Sunday, March 28, 2010


                 CHARLIE'S NAP TIME.

*Big Sigh* Ahhh... Sunday. It's the day before Monday–one day after Saturday and quite possibly the best day of the week. A day to rest up, relax and re-charge for what one can only hope is a productive week ahead!  

I'm neck deep in edits and used last week to move a few short-story pieces forward with the intent of entering them into some literary contests that I've come across. Contests–if a writer can place in one, are an almost sure bet to getting an agent's attention. 

The competition is stiff as well-established literary journals receive thousands upon thousands of submissions, but you never know, some lucky writer has to win, right? So last week and the week forthcoming that's what I'll be busy doing, but today, I will push away from the computer keys (after this post, that is) and I will re-charge  : ) 

Sunday. Is there any better day? I think not, and my pal, Charlie seems to agree! 

Wednesday, March 24, 2010

The Boy Who Cried "Hawk"

Yonas, my gregarious eight year old came running in the house the other day. His eyes were big and his face animated. He said, "Mom! This giant bird like thing–looked like a owl or something- just crashed into my head and almost carried me away!"
Now, you have to know my Yonas. He's been known to stretch things a bit to make a story really good, so in my mind I'm thinking it was maybe a sparrow that sort of darted across his path, right?

"No Mom! It was really BIG!! And it attacked me!" He grabbed his head and yanked his hair. "I think it wanted to eat my head!"

I started to laugh at his silly antics.  I smiled wisely and patted his head.  "Yonas, now what have I told you about exaggerating the truth? Don't you remember that story about the boy who cried wolf?"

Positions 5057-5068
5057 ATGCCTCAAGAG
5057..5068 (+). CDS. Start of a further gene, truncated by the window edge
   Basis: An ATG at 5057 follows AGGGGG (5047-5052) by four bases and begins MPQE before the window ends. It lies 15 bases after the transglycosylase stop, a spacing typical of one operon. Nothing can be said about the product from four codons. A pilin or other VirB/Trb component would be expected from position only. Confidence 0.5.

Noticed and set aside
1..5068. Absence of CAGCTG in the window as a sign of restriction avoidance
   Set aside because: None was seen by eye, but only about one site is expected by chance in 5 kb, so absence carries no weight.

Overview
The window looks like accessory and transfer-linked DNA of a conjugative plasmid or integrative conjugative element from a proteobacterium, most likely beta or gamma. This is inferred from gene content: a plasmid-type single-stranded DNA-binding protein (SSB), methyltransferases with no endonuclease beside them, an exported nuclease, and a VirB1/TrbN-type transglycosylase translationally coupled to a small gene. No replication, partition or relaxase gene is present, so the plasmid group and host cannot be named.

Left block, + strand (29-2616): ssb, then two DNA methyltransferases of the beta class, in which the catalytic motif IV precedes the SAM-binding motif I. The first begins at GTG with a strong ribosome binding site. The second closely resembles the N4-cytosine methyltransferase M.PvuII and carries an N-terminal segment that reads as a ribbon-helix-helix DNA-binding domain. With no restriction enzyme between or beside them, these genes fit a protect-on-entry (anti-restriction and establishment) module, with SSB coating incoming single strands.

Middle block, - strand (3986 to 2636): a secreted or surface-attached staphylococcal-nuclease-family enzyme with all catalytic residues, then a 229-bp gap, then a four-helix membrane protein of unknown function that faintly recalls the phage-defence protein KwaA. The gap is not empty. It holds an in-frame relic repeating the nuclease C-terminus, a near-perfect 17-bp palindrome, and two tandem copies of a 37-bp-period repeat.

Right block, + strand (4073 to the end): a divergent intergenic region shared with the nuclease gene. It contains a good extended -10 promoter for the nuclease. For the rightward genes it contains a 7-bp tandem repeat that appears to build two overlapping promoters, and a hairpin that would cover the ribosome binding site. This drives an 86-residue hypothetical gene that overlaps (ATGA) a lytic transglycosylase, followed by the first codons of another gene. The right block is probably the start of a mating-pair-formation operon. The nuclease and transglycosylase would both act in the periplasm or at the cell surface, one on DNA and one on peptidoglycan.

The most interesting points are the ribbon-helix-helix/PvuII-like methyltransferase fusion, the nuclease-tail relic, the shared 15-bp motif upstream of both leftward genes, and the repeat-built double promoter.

He nodded his head. "Yes, he didn't tell the truth and when he did nobody believed him."

"Right. Now come on, let's forget about the giant "attack" bird that tried to carry you off and let's go make some lunch, how about it?" 

He shrugged."Sure mom, okay...but I'm not joking, really, the bird tried to eat my head." He looked up at me with sweet, brown eyes. "Can I have salami?"

"Yes, Yonas, you can have salami." And that was about the extent of it...until about a week later when there was a letter from animal control in my mailbox that went as follows:

RE: Red Shoulder Hawks

We have received several phone calls about a pair of very aggressive hawks roosting in a tree near the creek along Blank Drive.
These hawks have a nest with eggs in it. That is why they are being so aggressive. The eggs should hatch very soon, then the parents will be busy feeding the baby hawks, and hopefully not have time to attack people walking by.

We suggest that you avoid the area for the time being. If that's not possible, then wear a hat to protect your head, and carry an umbrella. The birds will hit the umbrella or you can swing it to defend yourself should they attack.

The letter went on to say about what hawks like to eat (mice, rats rabbits, snakes, frogs) and that they probably wouldn't carry off any children...

Well, if Yonas was the boy who cried wolf, then I'm the mom that ate crow! I showed Yonas the letter and we told Dad and everybody ended up having a good laugh. "I told you so, MOM!!" He laughed.
I raised my right hand, "Yonas, I promise that I will never doubt you again!"
And I won't! The next time Yonas comes to me with a big whopper of a story, you can bet that I'll believe it! : )

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Sunday, March 21, 2010

Health Care Costs and HIV

One of the most daunting aspects of having HIV today for me is not the virus itself, if you can imagine, but the worry that I could lose my health coverage and access to the life-saving medicines that have enabled my children and I to stay healthy and productive–driving the virus so low in our bloodstreams that the virus is rendered almost uninfectuous. I cannot imagine what would have become of us had it not been for our having health insurance.